A Ku Indeed!

Bell IV: The Dead Have Rights Too

Posted in Bell Reading Group, philosophy by Chris on December 28, 2008

26004979At the end of the first part of the Bell’s book East Meets West, there’s a quick discussion of the “rights of the dead.” Perhaps it is the case, as Lo suggests to Demo, that dead people have rights as much as living people do. Most of the people here know that I have a thing for zombie movies – so I already have a pretty healthy respect for the dead (or the undead, as it were). Still, even for me it seems to be an odd idea to suggest that the dead have rights. It caused me to stop and think for a second: what the heck is a human right, after all?

I’m a pretty liberal guy (however you want to read that). When I hear that this or that person was horribly mistreated, my hackles go up. “That’s a violation of so-and-so’s rights!” I think. “Lo” wants to extend our intuitions about mistreatment to cases involving the dead. As a specific example, Lo notes the (true case of) people trying to build a supermarket too close to the grounds of a concentration camp, but it’s clear that Lo wants to extend this notion generally to “treating the dead with respect” – a respect that, of course, would be culturally made significant through local rituals focused on death. So, for the ancient Greeks, rituals suggest that it would disrespect the dead not to bury them (think of Antigone). For the Calatians, ritual suggest eating the dead after they pass away. For Confucius, ritual (li) would demand that one “follow in the ways of one’s parents” for at least three years after they die. In each case, presumably, the dead have “a right to” this treatment.

Now, most of the time, my hackles about rights-oriented-mistreatment are connected up to my pre-philosophical intuitions about human nature. I know this because when I stop and think: “What assures that so-and-so has a right to anything?” I’m often not entirely sure what the answer is. Mostly, my intuitions are just a collection of vague notions that something intrinsic to what makes a person human has been violated in some particular instance. But what is it that secures a right to whatever – what is that “something” that makes a human being human? Typically people say things like “rationality (potential or actual)” or “a capacity for having complex plans and projects” or “having free will” or “possessing a conscience” or things of this general sort. In each case, the person is suggesting that rights are linked to a recognition of whatever it is about humans that reflects their “intrinsic dignity” as agents.

But if human rights are grounded in these sorts of things (whichever of them), then extending them to dead people seems odd because, well, they are dead. As a consequence, they don’t possess those properties anymore. Dead people aren’t rational (whether in a potential or actual sense), have no plans and projects, aren’t free and don’t have a conscience (even zombies don’t have these things).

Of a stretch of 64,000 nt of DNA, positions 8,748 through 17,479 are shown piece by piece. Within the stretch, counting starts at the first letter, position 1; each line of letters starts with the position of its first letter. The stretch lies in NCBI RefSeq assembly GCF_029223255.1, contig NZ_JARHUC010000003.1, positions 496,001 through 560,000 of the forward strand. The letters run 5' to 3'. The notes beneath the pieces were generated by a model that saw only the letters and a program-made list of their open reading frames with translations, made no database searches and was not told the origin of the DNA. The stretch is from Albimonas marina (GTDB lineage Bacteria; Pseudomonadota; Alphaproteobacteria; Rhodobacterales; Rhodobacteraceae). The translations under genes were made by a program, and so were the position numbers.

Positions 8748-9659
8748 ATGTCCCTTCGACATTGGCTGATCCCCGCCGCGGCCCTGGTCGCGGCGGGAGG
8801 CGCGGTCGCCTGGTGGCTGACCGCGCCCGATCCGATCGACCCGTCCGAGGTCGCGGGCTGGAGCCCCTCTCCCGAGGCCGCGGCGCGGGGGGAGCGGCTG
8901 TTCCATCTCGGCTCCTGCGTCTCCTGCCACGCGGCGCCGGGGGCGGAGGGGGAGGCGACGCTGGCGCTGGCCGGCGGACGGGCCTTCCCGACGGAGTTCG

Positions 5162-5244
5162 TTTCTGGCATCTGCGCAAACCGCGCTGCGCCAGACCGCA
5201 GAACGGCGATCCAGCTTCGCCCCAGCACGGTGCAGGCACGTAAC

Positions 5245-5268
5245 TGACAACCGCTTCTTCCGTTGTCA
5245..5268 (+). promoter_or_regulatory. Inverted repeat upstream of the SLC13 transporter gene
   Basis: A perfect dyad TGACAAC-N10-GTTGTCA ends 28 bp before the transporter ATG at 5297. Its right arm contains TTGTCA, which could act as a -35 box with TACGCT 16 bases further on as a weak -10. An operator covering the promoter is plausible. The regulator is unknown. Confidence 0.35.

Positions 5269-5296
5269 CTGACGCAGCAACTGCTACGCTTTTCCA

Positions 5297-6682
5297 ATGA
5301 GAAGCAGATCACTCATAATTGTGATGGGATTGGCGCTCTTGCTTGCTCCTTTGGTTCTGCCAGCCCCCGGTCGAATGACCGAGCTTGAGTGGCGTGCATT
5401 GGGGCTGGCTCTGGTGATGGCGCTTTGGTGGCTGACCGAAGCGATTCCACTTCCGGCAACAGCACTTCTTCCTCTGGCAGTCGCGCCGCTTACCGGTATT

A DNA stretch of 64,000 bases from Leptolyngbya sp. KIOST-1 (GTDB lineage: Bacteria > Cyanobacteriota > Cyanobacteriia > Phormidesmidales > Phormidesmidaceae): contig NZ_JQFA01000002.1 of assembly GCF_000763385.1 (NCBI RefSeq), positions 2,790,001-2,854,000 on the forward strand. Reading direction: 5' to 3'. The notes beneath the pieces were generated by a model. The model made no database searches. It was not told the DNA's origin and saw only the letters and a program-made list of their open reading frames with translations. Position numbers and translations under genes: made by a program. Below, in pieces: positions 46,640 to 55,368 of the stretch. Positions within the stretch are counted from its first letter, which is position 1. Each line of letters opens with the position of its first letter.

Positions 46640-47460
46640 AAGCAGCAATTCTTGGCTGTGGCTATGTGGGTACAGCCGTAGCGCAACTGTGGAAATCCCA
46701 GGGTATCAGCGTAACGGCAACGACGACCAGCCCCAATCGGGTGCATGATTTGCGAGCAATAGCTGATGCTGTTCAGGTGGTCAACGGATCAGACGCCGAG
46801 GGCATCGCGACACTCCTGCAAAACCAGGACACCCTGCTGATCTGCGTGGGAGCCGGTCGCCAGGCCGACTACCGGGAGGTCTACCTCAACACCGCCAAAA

As a result, extending rights to the dead means shifting our notion of what makes human beings human to something different. It will have to be something that the dead had while alive, and something that they retain now that they are dead, so that the right to a certain degree of respect that remain warranted after demise.

Any thoughts on what this might be? My guess is that we would need to move in a Confucian direction here, but I’m curious if anyone has a guess or speculation to throw out, or even any criticism about the notion of extending rights to the dead.


7 Responses

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  1. Phil Hand said, on December 29, 2008 at 6:07 am

    Extending rights to the dead only means shifting our notion of what makes us human if we believe rights are based on facts about what makes us human *and nothing else*.

    I’ve been playing the advocate of a fairly straightforward pro-rights view, which I do hold; however, as I just said over at Peony’s, I’ve never really believed in rights in the sense of being properties of human beings. I find it impossible to imagine what kind of thing a right would be, understood this way. I’ve always seen them as legal constructs.

    As such, for me this is not a stretch. It’s easy to imagine how such a right could be framed legally. I’d certainly want to push very strongly for it being a negative right. This is discussed in Bell: “it may not be too difficult to secure agreement on what counts as disrespect for the dead.” I could accept the right not to be disrespected, with the burden of proof placed on a representative of the dead person; I’d also want to place some limitations on it, so that you can’t be sued for writing history books or for cultural practices others find distasteful. A clause requiring that disrespect be malicious might do it.

  2. Chris said, on December 29, 2008 at 7:45 am


    (First paragraph): right, that’s true. But it the typical justification — it’s what makes them ‘inviolable’.

    If you see them just as legal constructs, then the dead problem won’t arise at all. Either you extend them to the dead or you don’t.

    But this is not the typical view. Generally people want stronger claims here, no? Things like “hey, even over in _fill in the country without legal rights_ it’s the case that so-and-so’s rights are being violated.” If they are just legal constructs, that won’t be the case. At the very least, they won’t be “inviolable” because they can be extinguished by mutual agreement. At the very least, rights would be determined by majorities.